CONTEXT: RET/PTC rearrangements have been reported in papillary thyroid carcinomas with variable frequency in studies that used different detection methods. OBJECTIVE: Our objective was to determine the role of different detection methods and tumor genetic heterogeneity on RET/PTC detection. DESIGN: Sixty-five papillary carcinomas were analyzed for RET/PTC1 and RET/PTC3 using five detection methods: standard-sensitivity RT-PCR, high-sensitivity RT-PCR, real-time LightCycler RT-PCR, Southern blot analysis, and fluorescence in situ hybridization. RESULTS: RET/PTC rearrangements were detected by standard-sensitivity RT-PCR in 14 tumors. High-sensitivity RT-PCR detected RET/PTC in all of these and in 12 additional cases, where the levels of expression corresponded to one to five positive cells. Real-time LightCycler RT-PCR detected RET/PTC in 12 and Southern blot analysis in 11 tumors. By fluorescence in situ hybridization, 14 tumors were positive, including nine cases with 50-86% positive cells and five cases with 17-35% positive cells. Overall, nine (14%) tumors harbored clonal rearrangements, which were present in the majority of tumor cells and detected by all five methods. Five (8%) cases had subclonal rearrangements present in a smaller portion of tumor cells and detected by most methods. Twelve (18%) tumors had nonclonal RET/PTC that were detected only by high-sensitivity RT-PCR. No other mutations were found in tumors harboring clonal RET/PTC, whereas 60% of tumors with subclonal and 42% of tumors with nonclonal RET/PTC harbored additional mutations. CONCLUSIONS: Our data suggest that broad variability in the reported prevalence of RET/PTC rearrangement is at least in part a result of the use of different detection methods and tumor genetic heterogeneity.

Prevalence of RET/PTC rearrangements in thyroid papillary carcinomas: Effects of the detection methods and genetic heterogeneity

CIAMPI, RAFFAELE;
2006

Abstract

CONTEXT: RET/PTC rearrangements have been reported in papillary thyroid carcinomas with variable frequency in studies that used different detection methods. OBJECTIVE: Our objective was to determine the role of different detection methods and tumor genetic heterogeneity on RET/PTC detection. DESIGN: Sixty-five papillary carcinomas were analyzed for RET/PTC1 and RET/PTC3 using five detection methods: standard-sensitivity RT-PCR, high-sensitivity RT-PCR, real-time LightCycler RT-PCR, Southern blot analysis, and fluorescence in situ hybridization. RESULTS: RET/PTC rearrangements were detected by standard-sensitivity RT-PCR in 14 tumors. High-sensitivity RT-PCR detected RET/PTC in all of these and in 12 additional cases, where the levels of expression corresponded to one to five positive cells. Real-time LightCycler RT-PCR detected RET/PTC in 12 and Southern blot analysis in 11 tumors. By fluorescence in situ hybridization, 14 tumors were positive, including nine cases with 50-86% positive cells and five cases with 17-35% positive cells. Overall, nine (14%) tumors harbored clonal rearrangements, which were present in the majority of tumor cells and detected by all five methods. Five (8%) cases had subclonal rearrangements present in a smaller portion of tumor cells and detected by most methods. Twelve (18%) tumors had nonclonal RET/PTC that were detected only by high-sensitivity RT-PCR. No other mutations were found in tumors harboring clonal RET/PTC, whereas 60% of tumors with subclonal and 42% of tumors with nonclonal RET/PTC harbored additional mutations. CONCLUSIONS: Our data suggest that broad variability in the reported prevalence of RET/PTC rearrangement is at least in part a result of the use of different detection methods and tumor genetic heterogeneity.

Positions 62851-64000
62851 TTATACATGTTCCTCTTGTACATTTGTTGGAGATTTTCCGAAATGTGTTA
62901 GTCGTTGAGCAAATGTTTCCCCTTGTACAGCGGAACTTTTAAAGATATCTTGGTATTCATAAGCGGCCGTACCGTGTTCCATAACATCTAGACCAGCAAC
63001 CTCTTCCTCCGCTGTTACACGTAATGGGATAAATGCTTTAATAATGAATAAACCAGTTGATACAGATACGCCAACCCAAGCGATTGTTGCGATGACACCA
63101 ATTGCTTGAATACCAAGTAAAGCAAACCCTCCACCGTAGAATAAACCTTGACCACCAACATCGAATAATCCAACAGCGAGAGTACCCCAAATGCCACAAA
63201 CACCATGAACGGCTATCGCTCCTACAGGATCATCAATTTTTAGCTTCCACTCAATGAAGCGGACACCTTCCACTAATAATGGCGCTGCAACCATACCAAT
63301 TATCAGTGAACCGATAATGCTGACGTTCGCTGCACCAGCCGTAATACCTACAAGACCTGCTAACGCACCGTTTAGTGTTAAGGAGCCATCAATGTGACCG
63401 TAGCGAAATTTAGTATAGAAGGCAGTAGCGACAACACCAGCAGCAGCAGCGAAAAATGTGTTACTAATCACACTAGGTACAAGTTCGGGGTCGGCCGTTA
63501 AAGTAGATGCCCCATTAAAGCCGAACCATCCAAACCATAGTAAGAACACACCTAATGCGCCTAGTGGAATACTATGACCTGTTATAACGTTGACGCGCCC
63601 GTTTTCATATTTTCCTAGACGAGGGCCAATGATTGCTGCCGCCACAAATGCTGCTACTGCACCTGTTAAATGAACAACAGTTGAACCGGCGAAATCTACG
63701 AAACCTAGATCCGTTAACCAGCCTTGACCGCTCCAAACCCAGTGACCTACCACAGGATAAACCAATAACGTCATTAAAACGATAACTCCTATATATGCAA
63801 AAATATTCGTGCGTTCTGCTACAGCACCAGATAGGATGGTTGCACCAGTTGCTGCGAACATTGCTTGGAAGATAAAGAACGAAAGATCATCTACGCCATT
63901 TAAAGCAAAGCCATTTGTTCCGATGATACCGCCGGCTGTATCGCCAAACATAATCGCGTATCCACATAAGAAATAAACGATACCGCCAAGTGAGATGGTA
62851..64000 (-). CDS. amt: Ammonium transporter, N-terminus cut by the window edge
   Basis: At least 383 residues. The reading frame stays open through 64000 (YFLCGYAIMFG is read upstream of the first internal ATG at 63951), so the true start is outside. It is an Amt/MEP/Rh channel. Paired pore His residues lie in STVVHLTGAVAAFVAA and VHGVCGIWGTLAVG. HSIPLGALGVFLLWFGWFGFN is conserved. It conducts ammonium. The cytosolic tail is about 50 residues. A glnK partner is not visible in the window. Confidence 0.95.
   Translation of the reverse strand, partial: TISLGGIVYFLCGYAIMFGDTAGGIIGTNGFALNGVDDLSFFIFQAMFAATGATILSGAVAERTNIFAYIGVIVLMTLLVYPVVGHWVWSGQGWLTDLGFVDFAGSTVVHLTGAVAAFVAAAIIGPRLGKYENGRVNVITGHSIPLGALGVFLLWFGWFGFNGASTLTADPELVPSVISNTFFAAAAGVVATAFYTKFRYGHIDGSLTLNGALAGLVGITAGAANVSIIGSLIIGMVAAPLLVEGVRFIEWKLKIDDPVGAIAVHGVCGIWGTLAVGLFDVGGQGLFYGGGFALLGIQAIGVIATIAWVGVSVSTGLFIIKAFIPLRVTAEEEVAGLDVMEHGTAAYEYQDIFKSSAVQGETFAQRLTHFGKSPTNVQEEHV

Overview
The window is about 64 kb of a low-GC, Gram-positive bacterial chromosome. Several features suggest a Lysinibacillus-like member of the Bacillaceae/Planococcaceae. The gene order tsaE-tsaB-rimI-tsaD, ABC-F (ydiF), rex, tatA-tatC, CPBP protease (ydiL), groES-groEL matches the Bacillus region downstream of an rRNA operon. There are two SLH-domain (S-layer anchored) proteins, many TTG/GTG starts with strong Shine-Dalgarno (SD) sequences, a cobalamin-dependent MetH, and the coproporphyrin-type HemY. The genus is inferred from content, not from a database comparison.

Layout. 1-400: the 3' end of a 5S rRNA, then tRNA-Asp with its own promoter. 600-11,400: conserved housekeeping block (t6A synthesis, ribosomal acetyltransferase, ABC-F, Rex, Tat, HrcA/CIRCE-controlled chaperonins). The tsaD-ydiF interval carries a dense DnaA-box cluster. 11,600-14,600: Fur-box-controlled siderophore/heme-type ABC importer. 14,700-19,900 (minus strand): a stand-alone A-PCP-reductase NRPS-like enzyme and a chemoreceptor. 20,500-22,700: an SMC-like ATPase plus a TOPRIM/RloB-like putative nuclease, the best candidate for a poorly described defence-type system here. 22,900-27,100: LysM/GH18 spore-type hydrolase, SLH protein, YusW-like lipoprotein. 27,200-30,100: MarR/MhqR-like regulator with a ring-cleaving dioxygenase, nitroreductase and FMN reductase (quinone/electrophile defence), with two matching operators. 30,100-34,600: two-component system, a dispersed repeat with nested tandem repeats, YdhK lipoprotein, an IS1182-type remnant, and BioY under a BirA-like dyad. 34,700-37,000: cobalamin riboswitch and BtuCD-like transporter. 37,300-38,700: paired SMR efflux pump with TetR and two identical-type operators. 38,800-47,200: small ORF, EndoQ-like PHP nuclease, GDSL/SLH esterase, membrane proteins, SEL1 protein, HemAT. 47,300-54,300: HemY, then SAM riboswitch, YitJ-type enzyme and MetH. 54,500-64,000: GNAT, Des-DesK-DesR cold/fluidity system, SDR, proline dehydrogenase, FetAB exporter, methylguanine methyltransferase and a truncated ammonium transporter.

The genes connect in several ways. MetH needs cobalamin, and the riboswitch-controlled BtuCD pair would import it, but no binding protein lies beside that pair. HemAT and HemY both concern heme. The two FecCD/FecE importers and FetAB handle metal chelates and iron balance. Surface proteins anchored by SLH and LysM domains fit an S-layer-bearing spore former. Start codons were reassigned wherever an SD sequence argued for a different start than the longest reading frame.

Zhu, Zhaowen; Ciampi, Raffaele; Nikiforova, Marina N.; Gandhi, Manoj; Nikiforov, Yuri E.
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Utilizza questo identificativo per citare o creare un link a questo documento: http://hdl.handle.net/11568/757962
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